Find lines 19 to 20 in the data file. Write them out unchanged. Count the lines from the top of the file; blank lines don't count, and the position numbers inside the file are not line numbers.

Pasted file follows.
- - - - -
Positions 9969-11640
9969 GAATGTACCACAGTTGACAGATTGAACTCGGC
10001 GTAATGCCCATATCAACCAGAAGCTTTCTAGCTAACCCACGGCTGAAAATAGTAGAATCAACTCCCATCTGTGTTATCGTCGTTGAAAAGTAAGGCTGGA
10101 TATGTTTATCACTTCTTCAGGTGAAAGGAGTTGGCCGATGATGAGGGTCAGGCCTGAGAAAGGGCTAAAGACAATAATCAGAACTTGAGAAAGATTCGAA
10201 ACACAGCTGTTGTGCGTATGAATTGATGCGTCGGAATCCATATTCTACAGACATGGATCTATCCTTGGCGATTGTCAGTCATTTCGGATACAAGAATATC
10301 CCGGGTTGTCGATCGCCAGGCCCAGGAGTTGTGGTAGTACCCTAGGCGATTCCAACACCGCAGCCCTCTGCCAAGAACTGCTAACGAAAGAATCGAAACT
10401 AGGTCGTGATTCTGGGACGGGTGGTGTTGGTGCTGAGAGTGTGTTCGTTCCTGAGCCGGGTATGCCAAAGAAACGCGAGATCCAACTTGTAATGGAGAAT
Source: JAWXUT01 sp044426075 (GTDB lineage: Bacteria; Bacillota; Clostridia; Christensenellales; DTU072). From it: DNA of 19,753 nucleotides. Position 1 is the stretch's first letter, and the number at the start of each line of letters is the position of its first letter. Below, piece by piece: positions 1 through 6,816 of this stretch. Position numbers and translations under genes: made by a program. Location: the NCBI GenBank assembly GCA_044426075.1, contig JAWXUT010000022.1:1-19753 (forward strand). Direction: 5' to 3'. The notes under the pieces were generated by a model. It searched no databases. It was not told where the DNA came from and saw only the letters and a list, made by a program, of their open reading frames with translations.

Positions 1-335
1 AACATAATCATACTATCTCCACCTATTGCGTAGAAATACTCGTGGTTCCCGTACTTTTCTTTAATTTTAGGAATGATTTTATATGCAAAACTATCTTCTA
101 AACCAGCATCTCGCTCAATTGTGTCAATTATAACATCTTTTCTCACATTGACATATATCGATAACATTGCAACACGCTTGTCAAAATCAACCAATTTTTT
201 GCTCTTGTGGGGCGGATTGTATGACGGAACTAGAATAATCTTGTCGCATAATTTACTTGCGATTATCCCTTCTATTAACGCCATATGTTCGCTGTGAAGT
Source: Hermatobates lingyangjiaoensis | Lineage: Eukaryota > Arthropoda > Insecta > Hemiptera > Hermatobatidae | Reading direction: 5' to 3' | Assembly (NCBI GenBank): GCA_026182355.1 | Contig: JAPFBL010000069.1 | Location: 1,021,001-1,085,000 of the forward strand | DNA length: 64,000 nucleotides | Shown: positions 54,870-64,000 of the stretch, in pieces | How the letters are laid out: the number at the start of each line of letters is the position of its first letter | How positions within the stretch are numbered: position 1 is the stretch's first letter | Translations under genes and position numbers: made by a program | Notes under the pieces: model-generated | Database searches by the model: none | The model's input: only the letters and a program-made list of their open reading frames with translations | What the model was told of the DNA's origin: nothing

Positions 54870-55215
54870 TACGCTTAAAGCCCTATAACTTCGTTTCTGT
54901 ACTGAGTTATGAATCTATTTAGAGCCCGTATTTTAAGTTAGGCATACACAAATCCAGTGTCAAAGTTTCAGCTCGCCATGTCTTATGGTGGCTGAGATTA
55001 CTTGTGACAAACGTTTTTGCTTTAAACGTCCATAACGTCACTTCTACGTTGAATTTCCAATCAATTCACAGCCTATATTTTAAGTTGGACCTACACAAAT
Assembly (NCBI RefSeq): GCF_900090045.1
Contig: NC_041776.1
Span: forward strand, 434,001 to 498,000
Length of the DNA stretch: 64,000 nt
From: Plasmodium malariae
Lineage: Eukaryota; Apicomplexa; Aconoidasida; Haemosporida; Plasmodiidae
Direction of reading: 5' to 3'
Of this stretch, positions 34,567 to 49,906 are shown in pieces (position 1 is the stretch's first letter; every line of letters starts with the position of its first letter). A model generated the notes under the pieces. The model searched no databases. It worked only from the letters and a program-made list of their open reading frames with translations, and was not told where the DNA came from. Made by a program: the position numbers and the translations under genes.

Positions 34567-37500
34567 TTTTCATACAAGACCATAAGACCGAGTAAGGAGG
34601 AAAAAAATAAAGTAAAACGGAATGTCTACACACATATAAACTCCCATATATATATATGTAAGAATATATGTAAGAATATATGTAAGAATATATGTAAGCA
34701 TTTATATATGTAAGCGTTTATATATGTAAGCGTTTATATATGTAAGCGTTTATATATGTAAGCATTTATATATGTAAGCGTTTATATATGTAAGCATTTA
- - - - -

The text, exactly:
Contig: NC_041776.1
Span: forward strand, 434,001 to 498,000